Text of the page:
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Two-armed Dextre robot, which will be used to demonstrate orbital refueling. (NASA/Human Spaceflight)

Mr. Fix-It

Frank Cepollina takes repair calls to new heights.

Cepollina concedes that at the time of the academy study, certain critical steps in robot servicing had not been demonstrated in space. But many of them have been since. The Defense Department/NASA Orbital Express mission, flown in 2007, showed that one satellite could dock with another automatically, use a robot arm to change the second satellite’s modular components, and transfer fuel. A low-cost Air Force satellite called XSS-11 was able to maneuver precisely around other spacecraft, and Dextre was installed on the space station in 2008.

“Orbital Express did all the things the academy said would be too difficult and risky,” says Cepollina. As a result of these projects, space robotics has convinced some former skeptics. “The technology has not advanced that much [since the academy study],” says Akin. “But the perception of it has changed tremendously.”

If the space station test goes well, Cepollina hopes to work out a deal to refuel several NASA and military satellites that are still in perfect working order except for lack of fuel. He envisions those missions jump-starting a commercial business to refuel and extend the lives of communications satellites that produce billions of dollars in revenue. “Once [refueling is demonstrated], the whole system could be turned over to commercial contractors,” says Cepollina.

Akin agrees, although he thinks that to be affordable, an operational system would probably have to use a smaller, lighter robot than Dextre. And, he says, “I give Cepi full props” for taking the lead in proving the feasibility of robotic servicing.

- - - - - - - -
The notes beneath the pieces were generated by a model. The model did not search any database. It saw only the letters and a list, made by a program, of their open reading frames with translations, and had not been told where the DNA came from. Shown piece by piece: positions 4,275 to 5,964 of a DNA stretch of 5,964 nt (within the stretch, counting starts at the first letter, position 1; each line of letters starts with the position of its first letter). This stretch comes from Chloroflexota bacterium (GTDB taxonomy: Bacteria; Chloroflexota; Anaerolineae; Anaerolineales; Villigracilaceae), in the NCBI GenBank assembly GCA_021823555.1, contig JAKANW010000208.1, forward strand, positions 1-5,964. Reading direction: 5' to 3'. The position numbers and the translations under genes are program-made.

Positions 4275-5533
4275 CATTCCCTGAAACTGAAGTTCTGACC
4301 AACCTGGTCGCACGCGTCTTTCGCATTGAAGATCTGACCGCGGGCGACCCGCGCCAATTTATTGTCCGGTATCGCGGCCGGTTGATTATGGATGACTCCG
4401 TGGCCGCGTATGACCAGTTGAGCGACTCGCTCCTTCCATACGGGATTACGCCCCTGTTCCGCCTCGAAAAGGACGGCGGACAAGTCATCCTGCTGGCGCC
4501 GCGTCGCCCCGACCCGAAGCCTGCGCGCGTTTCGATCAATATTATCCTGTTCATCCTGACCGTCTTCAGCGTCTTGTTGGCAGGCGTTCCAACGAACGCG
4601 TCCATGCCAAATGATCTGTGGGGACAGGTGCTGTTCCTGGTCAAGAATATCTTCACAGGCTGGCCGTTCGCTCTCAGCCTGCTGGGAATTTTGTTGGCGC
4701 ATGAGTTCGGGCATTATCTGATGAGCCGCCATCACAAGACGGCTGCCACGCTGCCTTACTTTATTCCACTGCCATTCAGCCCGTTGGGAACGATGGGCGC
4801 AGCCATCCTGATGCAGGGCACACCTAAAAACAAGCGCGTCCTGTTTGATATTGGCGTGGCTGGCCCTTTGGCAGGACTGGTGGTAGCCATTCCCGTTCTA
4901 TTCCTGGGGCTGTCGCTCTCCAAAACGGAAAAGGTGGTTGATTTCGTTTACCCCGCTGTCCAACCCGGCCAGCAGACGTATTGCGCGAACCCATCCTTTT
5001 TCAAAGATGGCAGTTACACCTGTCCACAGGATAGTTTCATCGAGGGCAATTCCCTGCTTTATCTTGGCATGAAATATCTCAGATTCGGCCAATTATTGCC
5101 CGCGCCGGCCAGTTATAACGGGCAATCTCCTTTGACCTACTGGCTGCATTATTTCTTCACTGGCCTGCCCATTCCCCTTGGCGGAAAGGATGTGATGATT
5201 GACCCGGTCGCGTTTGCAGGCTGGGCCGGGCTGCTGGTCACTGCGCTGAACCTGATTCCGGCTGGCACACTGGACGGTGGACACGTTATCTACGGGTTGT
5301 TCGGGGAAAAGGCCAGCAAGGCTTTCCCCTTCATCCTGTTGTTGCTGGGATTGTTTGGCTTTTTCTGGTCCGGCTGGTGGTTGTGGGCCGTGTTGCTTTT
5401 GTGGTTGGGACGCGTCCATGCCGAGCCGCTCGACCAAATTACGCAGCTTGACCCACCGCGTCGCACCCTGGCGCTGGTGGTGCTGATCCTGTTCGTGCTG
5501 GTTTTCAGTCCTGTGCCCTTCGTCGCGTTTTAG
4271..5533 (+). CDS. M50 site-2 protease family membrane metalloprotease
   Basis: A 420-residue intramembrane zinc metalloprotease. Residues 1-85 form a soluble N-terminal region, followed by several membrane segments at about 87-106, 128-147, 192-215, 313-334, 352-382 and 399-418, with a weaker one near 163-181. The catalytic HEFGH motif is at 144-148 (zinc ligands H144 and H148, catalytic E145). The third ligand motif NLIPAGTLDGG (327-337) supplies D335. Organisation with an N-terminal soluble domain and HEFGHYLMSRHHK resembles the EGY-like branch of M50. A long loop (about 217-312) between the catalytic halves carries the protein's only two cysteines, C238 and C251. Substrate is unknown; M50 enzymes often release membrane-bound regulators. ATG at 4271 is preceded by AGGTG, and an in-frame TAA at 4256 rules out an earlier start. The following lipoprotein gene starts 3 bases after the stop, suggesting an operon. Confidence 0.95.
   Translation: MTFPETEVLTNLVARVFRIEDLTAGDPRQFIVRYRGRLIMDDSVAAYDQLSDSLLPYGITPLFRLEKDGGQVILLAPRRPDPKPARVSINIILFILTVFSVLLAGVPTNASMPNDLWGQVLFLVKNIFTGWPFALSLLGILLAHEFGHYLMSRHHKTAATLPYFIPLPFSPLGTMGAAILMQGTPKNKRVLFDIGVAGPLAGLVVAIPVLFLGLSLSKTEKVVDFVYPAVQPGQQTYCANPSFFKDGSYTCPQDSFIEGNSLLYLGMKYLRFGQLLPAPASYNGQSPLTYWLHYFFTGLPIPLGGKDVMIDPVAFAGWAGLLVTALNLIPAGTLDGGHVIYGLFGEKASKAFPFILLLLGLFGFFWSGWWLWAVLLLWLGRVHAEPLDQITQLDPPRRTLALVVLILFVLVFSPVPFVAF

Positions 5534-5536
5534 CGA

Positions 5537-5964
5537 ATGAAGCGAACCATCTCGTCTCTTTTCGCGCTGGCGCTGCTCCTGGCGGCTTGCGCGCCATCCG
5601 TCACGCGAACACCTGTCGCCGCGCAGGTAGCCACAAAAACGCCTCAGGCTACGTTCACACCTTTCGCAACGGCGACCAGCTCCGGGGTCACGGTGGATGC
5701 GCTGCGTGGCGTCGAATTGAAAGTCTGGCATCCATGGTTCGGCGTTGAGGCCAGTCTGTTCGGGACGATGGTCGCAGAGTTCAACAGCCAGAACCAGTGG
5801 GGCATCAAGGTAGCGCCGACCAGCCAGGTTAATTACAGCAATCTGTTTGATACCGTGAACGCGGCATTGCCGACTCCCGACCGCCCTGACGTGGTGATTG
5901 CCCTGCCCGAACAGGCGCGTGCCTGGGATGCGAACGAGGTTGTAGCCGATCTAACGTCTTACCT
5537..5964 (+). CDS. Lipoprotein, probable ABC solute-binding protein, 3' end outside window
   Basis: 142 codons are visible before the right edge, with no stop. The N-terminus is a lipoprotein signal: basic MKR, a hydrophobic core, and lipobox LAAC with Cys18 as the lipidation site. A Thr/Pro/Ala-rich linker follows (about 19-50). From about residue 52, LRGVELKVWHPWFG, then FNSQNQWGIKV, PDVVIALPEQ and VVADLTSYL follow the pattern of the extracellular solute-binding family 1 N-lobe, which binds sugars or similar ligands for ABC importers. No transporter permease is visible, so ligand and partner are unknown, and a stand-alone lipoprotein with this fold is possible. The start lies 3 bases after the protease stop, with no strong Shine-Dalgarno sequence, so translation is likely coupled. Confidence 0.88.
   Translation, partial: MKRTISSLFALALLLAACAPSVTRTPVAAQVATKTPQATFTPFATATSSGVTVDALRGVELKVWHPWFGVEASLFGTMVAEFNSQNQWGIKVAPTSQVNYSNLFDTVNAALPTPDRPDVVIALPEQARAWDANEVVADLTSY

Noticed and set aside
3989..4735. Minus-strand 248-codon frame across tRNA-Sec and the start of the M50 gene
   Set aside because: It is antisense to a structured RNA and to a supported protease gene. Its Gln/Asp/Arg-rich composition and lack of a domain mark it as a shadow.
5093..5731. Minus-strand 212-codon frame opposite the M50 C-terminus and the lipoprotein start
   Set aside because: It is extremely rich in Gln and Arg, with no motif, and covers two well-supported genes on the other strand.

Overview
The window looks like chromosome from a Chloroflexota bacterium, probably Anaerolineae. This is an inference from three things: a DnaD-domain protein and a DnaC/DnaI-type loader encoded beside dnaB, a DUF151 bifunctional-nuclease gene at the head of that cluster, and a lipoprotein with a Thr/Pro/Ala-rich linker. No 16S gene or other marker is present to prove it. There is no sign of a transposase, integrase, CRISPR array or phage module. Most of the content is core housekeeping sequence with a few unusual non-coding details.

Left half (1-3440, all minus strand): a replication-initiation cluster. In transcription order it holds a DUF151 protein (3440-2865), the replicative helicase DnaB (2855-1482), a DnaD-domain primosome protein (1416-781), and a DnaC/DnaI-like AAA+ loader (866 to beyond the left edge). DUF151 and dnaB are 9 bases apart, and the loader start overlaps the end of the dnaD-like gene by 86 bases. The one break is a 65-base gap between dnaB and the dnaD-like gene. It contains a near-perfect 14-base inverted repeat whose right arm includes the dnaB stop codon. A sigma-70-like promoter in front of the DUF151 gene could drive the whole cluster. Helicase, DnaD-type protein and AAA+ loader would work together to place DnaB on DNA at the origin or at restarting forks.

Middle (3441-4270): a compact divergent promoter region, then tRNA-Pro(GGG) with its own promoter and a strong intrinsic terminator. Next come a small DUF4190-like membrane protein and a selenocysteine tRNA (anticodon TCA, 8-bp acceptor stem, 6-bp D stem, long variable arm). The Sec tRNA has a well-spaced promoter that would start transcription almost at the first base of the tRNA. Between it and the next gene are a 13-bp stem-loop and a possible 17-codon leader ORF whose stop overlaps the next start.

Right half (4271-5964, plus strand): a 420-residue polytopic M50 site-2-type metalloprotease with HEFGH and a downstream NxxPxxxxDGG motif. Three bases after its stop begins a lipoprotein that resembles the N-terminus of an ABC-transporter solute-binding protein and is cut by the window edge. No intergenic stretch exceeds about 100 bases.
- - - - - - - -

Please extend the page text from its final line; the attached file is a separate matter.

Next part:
Cepollina seems worried only by the prospect of competition. A Swedish company, Orbital Satellite Services, is developing a spacecraft tug, based on the European SMART-1 moon probe, to extend the lives of commercial communications satellites by serving as a new propulsion system. It’s a simpler and likely cheaper alternative to refueling, with no capability (at least initially) to handle more complicated repairs. Dennis Wingo, a principal in Orbital Satellite Services who has been working on plans for commercial satellite servicing for years, says the company already has one “hard, signed contract,” although it has yet to nail down the financing it needs for a refueling mission.

But Cepollina has decades of experience, a dedicated team, and now, approval and funding for a test on the space station. If this turns into a race, you might not want to bet against him.

Robert Zimmerman’s latest book is The Universe in a Mirror: The Saga of the Hubble Space Telescope and the Visionaries Who Built It (Princeton, 2008).

 

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